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Jervell and Lange-Nielsen syndrome is a condition that causes profound hearing loss from birth and a disruption of the heart's normal rhythm (arrhythmia). This disorder is a form of long QT syndrome, which is a heart condition that causes the heart (cardiac) muscle to take longer than usual to recharge between beats. Beginning in early childhood, the irregular heartbeats increase the risk of fainting (syncope) and sudden death.
Jervell and Lange-Nielsen syndrome is uncommon; it affects an estimated 1.6 to 6 per 1 million people worldwide. This condition has a higher prevalence in Denmark, where it affects at least 1 in 200,000 people.
Mutations in the KCNE1 and KCNQ1 genes cause Jervell and Lange-Nielsen syndrome.
The KCNE1 and KCNQ1 genes provide instructions for making proteins that work together to form a channel across cell membranes. These channels transport positively charged potassium atoms (ions) out of cells. The movement of potassium ions through these channels is critical for maintaining the normal functions of inner ear structures and cardiac muscle.
About 90 percent of cases of Jervell and Lange-Nielsen syndrome are caused by mutations in the KCNQ1 gene; KCNE1 mutations are responsible for the remaining cases. Mutations in these genes alter the usual structure and function of potassium channels or prevent the assembly of normal channels. These changes disrupt the flow of potassium ions in the inner ear and in cardiac muscle, leading to hearing loss and an irregular heart rhythm characteristic of Jervell and Lange-Nielsen syndrome.
Changes in these genes are associated with Jervell and Lange-Nielsen syndrome.
This condition is inherited in an autosomal recessive pattern, which means both copies of the gene in each cell have mutations. Most often, the parents of a child with an autosomal recessive disorder are not affected, but are carriers of one copy of the mutated gene. Some carriers of a KCNQ1 or KCNE1 mutation have signs and symptoms affecting the heart, but their hearing is usually normal.
These resources address the diagnosis or management of Jervell and Lange-Nielsen syndrome and may include treatment providers.
You might also find information on the diagnosis or management of Jervell and Lange-Nielsen syndrome in Educational resources (http://ghr.nlm.nih.gov/condition/jervell-and-lange-nielsen-syndrome/show/Educational+resources) and Patient support (http://ghr.nlm.nih.gov/condition/jervell-and-lange-nielsen-syndrome/show/Patient+support).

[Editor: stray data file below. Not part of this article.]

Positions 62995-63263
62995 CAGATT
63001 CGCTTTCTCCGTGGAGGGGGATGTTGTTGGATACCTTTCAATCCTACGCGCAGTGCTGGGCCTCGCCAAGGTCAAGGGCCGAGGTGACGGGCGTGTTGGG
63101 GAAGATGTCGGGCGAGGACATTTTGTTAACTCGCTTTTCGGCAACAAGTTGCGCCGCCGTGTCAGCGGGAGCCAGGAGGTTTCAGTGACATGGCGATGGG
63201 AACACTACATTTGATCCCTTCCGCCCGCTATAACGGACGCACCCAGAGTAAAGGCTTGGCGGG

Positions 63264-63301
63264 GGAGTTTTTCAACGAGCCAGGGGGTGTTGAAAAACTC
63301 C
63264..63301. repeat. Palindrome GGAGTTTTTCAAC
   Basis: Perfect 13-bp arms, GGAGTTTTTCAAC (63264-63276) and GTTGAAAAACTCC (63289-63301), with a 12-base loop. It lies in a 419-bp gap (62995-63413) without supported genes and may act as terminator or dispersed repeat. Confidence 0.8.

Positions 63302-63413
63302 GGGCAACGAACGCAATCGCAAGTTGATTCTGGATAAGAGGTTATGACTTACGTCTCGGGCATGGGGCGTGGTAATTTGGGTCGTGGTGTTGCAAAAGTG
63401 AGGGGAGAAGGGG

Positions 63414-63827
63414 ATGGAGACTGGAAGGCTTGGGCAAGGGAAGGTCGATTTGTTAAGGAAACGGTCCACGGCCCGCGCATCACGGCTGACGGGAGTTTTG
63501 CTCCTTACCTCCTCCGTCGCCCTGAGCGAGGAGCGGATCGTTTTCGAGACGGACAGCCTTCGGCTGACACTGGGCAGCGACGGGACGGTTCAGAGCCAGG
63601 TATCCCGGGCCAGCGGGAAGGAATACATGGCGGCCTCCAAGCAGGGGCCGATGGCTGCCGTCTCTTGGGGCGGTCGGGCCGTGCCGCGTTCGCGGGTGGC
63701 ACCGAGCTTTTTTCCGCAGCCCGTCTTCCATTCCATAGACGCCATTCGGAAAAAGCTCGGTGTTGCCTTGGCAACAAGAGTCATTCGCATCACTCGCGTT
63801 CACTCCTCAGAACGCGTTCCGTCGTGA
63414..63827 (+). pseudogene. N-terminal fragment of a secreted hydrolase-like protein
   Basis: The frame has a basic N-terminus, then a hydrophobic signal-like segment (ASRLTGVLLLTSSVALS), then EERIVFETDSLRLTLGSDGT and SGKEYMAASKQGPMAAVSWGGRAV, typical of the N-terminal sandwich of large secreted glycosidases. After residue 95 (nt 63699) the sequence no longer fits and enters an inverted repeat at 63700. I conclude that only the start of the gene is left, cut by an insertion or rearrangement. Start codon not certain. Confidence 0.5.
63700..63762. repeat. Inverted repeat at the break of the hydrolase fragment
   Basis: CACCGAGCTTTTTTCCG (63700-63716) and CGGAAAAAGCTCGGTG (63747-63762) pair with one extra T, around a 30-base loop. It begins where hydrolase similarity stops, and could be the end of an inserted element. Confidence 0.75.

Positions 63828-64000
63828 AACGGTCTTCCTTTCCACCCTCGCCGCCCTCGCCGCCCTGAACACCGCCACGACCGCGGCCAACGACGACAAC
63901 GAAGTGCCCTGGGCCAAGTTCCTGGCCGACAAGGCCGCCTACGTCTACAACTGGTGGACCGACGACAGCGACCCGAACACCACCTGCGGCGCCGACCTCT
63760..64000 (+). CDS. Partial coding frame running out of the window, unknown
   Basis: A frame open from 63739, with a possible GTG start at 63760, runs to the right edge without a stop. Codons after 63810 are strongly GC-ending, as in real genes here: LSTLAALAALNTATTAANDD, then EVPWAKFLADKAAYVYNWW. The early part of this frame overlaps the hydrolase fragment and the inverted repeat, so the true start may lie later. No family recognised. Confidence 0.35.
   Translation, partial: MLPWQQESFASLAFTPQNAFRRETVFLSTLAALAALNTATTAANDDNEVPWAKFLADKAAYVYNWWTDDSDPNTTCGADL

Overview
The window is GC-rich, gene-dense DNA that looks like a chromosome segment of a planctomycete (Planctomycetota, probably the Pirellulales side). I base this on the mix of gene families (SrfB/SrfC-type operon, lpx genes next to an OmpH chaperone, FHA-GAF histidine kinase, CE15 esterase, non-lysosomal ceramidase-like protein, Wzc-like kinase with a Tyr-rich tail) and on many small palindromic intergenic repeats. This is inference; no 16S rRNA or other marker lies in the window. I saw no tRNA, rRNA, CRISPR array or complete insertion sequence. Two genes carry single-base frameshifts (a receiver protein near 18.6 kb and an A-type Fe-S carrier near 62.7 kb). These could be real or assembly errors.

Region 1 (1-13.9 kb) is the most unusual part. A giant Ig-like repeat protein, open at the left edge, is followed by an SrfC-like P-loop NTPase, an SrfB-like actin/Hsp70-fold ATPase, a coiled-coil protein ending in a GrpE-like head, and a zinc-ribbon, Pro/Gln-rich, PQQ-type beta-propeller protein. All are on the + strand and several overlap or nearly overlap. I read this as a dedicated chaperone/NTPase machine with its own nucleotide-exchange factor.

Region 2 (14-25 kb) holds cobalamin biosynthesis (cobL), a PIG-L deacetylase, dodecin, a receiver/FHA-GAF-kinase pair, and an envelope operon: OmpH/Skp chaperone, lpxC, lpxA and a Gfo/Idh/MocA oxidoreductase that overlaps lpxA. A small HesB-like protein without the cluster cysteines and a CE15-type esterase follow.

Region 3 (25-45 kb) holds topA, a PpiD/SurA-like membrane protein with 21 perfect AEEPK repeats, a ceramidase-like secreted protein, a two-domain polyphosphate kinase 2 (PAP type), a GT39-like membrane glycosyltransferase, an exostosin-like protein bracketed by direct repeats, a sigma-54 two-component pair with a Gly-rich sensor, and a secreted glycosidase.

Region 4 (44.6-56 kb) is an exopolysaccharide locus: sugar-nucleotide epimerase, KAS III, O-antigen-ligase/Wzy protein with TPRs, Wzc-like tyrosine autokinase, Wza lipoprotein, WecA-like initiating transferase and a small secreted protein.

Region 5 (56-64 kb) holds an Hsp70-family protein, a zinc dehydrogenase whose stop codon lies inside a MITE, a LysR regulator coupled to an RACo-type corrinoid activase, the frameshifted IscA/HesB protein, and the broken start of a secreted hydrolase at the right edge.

General information about the diagnosis (http://ghr.nlm.nih.gov/handbook/consult/diagnosis) and management (http://ghr.nlm.nih.gov/handbook/consult/treatment) of genetic conditions is available in the Handbook. Read more about genetic testing (http://ghr.nlm.nih.gov/handbook/testing), particularly the difference between clinical tests and research tests (http://ghr.nlm.nih.gov/handbook/testing/researchtesting).
To locate a healthcare provider, see How can I find a genetics professional in my area? (http://ghr.nlm.nih.gov/handbook/consult/findingprofessional) in the Handbook.
You may find the following resources about Jervell and Lange-Nielsen syndrome helpful. These materials are written for the general public.
You may also be interested in these resources, which are designed for healthcare professionals and researchers.
For more information about naming genetic conditions, see the Genetics Home Reference Condition Naming Guidelines (http://ghr.nlm.nih.gov/ConditionNameGuide) and How are genetic conditions and genes named? (http://ghr.nlm.nih.gov/handbook/mutationsanddisorders/naming) in the Handbook.
Ask the Genetic and Rare Diseases Information Center (http://rarediseases.info.nih.gov/GARD/).
arrhythmia ; auditory ; autosomal ; autosomal recessive ; cardiac ; cardio- ; cell ; channel ; fainting ; gene ; ions ; long QT syndrome ; LQTS ; mutation ; potassium ; prevalence ; recessive ; syncope ; syndrome
You may find definitions for these and many other terms in the Genetics Home Reference Glossary (http://ghr.nlm.nih.gov/glossary).
The resources on this site should not be used as a substitute for professional medical care or advice. Users seeking information about a personal genetic disease, syndrome, or condition should consult with a qualified healthcare professional. See How can I find a genetics professional in my area? (http://ghr.nlm.nih.gov/handbook/consult/findingprofessional) in the Handbook.